Tuesday, November 25, 2008

Thanksgiving USA

It is Thanksgiving this week in the United States. It is without a doubt a totally secular holiday centered on the family. Very little direct commercialism is connected with this holiday other than the infamous turkey dish and as the gateway date to the very commercial Christmas season.

The roots of the holiday go back to the harvest festival brought over by the Europeans almost four hundred years ago.

Putting food aside, both Washington and Lincoln asked for days of prayer and thanksgiving during the War of Independence and the very bloody Civil War.

Lincoln had fixed the last Thursday of November as the official time of prayer and thanks to the Creator for the bounty and blessings of the nation. Lincoln’s call for a thanksgiving day in 1863 was set one week after his Gettysburg Address, at the dedication of a military cemetery at the battlefield as tribute to so many who gave so much at a critical turning point of the Civil War.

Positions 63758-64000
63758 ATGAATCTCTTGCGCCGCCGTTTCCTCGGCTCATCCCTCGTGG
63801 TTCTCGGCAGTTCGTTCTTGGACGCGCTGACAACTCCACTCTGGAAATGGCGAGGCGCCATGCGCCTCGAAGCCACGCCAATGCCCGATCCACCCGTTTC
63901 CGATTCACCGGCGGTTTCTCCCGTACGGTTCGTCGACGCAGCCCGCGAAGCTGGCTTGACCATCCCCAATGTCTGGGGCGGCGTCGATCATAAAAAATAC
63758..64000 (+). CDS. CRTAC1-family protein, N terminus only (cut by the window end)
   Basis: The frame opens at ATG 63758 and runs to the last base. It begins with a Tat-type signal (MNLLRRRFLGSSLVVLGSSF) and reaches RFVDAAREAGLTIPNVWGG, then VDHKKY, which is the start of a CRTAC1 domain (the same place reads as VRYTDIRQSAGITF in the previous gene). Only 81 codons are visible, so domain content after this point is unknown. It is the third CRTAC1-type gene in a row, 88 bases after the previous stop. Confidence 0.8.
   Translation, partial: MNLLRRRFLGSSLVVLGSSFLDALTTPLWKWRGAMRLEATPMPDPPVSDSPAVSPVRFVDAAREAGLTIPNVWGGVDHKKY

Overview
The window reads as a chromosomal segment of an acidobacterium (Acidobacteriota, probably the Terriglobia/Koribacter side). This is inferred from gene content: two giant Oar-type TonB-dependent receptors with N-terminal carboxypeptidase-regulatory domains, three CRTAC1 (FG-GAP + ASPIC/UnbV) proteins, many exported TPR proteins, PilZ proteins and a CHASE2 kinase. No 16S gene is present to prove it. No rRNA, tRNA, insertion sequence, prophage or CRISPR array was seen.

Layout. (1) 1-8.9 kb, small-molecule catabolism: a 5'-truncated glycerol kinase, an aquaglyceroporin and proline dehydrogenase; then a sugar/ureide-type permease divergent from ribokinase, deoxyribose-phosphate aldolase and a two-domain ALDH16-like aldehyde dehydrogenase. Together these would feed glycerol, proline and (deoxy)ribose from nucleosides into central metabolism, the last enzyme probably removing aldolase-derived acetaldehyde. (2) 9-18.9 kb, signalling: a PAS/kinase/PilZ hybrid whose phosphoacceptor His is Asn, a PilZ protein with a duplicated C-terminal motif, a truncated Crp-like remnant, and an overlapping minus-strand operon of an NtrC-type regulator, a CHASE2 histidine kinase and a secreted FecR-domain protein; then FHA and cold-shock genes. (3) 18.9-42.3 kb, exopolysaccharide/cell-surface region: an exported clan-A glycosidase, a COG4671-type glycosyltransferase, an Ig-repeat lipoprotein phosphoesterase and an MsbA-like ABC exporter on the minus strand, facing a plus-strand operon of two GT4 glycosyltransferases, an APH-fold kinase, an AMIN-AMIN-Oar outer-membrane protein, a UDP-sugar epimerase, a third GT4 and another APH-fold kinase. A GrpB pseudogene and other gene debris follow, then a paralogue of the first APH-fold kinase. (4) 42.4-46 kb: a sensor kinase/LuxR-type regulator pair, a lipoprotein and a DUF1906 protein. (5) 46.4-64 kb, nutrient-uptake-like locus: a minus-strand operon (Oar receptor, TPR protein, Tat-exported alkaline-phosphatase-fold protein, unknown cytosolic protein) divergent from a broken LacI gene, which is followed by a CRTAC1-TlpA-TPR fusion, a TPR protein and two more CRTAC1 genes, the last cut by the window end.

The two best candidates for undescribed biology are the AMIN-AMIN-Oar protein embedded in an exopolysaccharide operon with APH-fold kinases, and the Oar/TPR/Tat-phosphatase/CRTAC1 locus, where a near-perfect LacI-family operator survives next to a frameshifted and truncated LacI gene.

FDR named the fourth Thursday in November in 1939 to be Thanksgiving, pushing the date up slightly in order to promote Christmas sales during the depression. The fourth Thursday in November has more or less stuck these last three quarters of a century.

No need to mention that when you get relatives and friends together to gather and pray, you are likely to have a community meal thrown into the equation.

On a scale of one to ten with 1-4 as secular, 5-6 overlapping with the secular and 7-10 as sacred – Thanksgiving is a 6.

I have a mixed bag of memories of family Thanksgiving gatherings - meals, people, and friends – one day for many when the crazy American quilt work of people, cultures, religions come together in a seemingly singular ritual.

Traditional prayers of thanks on this day are Psalms 100, 111, the Our Father or any others you may feel to be appropriate.